Why Vegas is the ultimate differentiator for F1 in the US
This growth can be attributed to several factors, including the impact of the Netflix series Drive to Survive and the expansion of the US Grands Prix to include a second race in Miami and a third race in Las Vegas. In 2023, it also has the added value of an American driver in Logan Sargeant.
However, the series must still establish a foothold in a market dominated by the NFL, NBA, and NASCAR.
The impact of Drive to Survive
Drive to Survive has significantly impacted American perception of Formula 1. Released in 2019, the series takes viewers behind the scenes of F1 racing.
According to F1 CEO Stefano Domenicali, the series has been a “game-changer” for the championship’s popularity in the United States. The series has introduced many Americans and generated new interest among casual fans.
The storytelling in Drive to Survive has helped change the definition of a ‘winner’ for American F1 fans and expand what matters in the championship.
Race-day ticket sales for the first United States Grand Prix held after Drive to Survive debuted in 2019 rose 15% over 2018. Over 400,000 people turned up for last year’s US GP, and one million more watched it on TV.
In fact, the average race viewership in the United States on TV has gone from 607,000 in 2020 to 1.21 million in 2022.
With popularity and buzz comes the money from brands. American brands.
According to Spomotion Analytics, F1 is currently at 97 US-based sponsors in 2023, slightly down from 105 last year.
Zoom out five years and the US brand involvement has more than doubled. A 220% increase to be precise.
Max Verstappen, Red Bull Racing RB18
Photo by: Glenn Dunbar / Motorsport Images
The expansion of the US presence
Not everyone believes Drive to Survive is the primary driver of American success. While Mario Andretti has said this recently, he nearly predicted it if we go back to 2012.
Andretti believed Circuit of the Americas was what American fans needed to buy into Formula 1.
Andretti went as far as saying that it “is a world-class facility, a showcase. It competes with the classics in Europe and will provide stability that does not currently exist for Formula 1 in this country”.
Andretti added: “Formula 1 is, in every other country except the United States, the Super Bowl of that country. Here you have much more competition. And we didn’t have a lot of stability here since the Watkins Glen days… they were popular, but they didn’t have longevity.”
F1 has long struggled to gain a foothold in the United States, but expanding the US GP to include a second race in Miami, and now a third race in Las Vegas, is promising.
Understanding Las Vegas
The diversity of entertainment in Las Vegas in unparalleled, there’s no doubt about it.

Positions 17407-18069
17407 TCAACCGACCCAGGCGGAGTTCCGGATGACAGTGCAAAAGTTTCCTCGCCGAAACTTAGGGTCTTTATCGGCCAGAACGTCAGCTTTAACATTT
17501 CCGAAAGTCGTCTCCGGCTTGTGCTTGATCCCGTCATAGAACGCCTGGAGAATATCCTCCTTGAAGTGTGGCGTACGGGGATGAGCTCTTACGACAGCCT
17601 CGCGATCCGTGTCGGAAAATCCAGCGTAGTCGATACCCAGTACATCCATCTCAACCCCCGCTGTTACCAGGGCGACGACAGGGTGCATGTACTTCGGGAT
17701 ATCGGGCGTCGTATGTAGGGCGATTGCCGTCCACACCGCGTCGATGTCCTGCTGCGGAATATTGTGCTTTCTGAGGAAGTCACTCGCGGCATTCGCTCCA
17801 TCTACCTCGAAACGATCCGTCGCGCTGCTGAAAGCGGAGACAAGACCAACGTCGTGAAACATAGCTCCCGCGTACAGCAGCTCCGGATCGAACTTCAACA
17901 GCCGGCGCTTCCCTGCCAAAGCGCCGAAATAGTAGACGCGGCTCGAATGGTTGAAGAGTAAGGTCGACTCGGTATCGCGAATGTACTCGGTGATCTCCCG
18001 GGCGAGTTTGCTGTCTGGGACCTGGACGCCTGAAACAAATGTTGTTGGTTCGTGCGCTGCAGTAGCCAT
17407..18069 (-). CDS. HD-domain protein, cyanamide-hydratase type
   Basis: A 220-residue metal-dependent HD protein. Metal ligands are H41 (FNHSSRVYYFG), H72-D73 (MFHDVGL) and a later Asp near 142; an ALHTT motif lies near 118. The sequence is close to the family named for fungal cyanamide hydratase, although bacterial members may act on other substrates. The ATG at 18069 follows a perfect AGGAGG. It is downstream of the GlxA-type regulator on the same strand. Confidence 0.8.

Las Vegas has the gambling you’d get in Macau combined with the shopping in Dubai, the parties of Ibiza, the world-class cuisine from all over the globe, and the “anything goes” of Amsterdam all wrapped into one ideal package. There’s a reason people say three nights in Vegas is more than enough.
And for Americans, Las Vegas is that getaway, that escape. It’s extravagant, excessive and exaggerated. There’s a reason why it’s said that “what happens in Vegas stays in Vegas.” The Las Vegas Grand Prix is poised to take American fandom to the next level.
It’s hard to argue with the reality of what F1 is doing: Las Vegas will be the epicentre of the new generation of F1. F1 is promoting this race and investing its money into developing a permanent space for F1 in America.
Logan Sargeant, Williams Racing
Photo by: Williams
The role of American drivers
American drivers have historically been few and far between in F1, and for the new Drive to Survive fans, they’ve never seen an American in the series.
The drivers’ title has been won twice for the United States, with Phil Hill winning in 1961 and Mario Andretti victorious in 1978.
Andretti was also the last American driver to win a race in F1: the 1978 Dutch GP.
And the last time an American drove in a grand prix prior to 2023 was Alexander Rossi at the 2015 Brazilian GP.
That’s why Sargeant’s presence for Williams is significant. It gives old and new American fans someone to wave the flag for.
The challenges ahead
Despite these positive developments, F1 still faces significant challenges in establishing itself as a major player in the American sports market. NFL, NBA, and NASCAR racing are deeply ingrained in American culture and have a considerable following.
F1 must work hard to differentiate itself and carve out a niche among American fans.
One possible way to do this is by highlighting the technology and engineering innovations that make F1 unique. Another is by continuing to increase American drivers and another American team.
But then we come back to Vegas. The ultimate differentiator for the American fan base. An event like no other. A yearly Super Bowl-like extravaganza with which no other sport can compete.